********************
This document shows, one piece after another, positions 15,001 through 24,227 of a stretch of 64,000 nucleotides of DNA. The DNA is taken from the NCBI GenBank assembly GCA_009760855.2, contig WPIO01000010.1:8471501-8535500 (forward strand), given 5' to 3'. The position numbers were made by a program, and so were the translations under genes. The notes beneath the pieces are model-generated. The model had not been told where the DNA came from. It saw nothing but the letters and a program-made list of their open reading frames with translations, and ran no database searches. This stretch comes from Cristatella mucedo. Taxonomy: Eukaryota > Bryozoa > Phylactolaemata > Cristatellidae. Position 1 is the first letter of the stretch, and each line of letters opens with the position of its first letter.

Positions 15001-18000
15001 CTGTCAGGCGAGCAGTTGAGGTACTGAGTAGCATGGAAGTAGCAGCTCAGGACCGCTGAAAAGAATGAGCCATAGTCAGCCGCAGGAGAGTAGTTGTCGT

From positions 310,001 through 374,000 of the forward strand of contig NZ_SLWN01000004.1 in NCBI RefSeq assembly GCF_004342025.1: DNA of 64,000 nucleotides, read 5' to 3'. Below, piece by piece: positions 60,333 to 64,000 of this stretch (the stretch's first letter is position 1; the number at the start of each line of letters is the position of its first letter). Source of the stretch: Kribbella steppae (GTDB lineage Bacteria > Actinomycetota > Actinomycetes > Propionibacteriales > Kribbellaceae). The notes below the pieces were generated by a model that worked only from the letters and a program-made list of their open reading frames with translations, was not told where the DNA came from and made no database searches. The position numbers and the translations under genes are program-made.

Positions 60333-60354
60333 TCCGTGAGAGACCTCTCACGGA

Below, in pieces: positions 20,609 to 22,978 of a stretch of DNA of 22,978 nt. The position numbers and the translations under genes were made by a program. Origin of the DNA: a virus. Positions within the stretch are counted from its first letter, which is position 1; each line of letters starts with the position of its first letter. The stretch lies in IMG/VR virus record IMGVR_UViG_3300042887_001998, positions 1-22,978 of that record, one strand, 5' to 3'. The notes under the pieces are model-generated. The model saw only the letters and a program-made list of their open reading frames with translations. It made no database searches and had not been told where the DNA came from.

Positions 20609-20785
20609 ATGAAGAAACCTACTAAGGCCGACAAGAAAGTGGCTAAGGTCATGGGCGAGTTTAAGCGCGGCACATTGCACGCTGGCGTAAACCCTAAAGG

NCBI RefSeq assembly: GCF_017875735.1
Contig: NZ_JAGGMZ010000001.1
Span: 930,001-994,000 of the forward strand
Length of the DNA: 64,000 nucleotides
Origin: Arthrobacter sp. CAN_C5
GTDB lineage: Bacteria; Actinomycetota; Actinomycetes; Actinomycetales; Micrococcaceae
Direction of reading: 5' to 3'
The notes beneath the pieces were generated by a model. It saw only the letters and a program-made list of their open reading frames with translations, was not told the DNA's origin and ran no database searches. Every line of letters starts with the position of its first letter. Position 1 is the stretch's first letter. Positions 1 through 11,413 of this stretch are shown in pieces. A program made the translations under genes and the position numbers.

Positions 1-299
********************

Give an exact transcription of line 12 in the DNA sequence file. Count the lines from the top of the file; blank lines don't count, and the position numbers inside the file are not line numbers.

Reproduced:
Span: 930,001-994,000 of the forward strand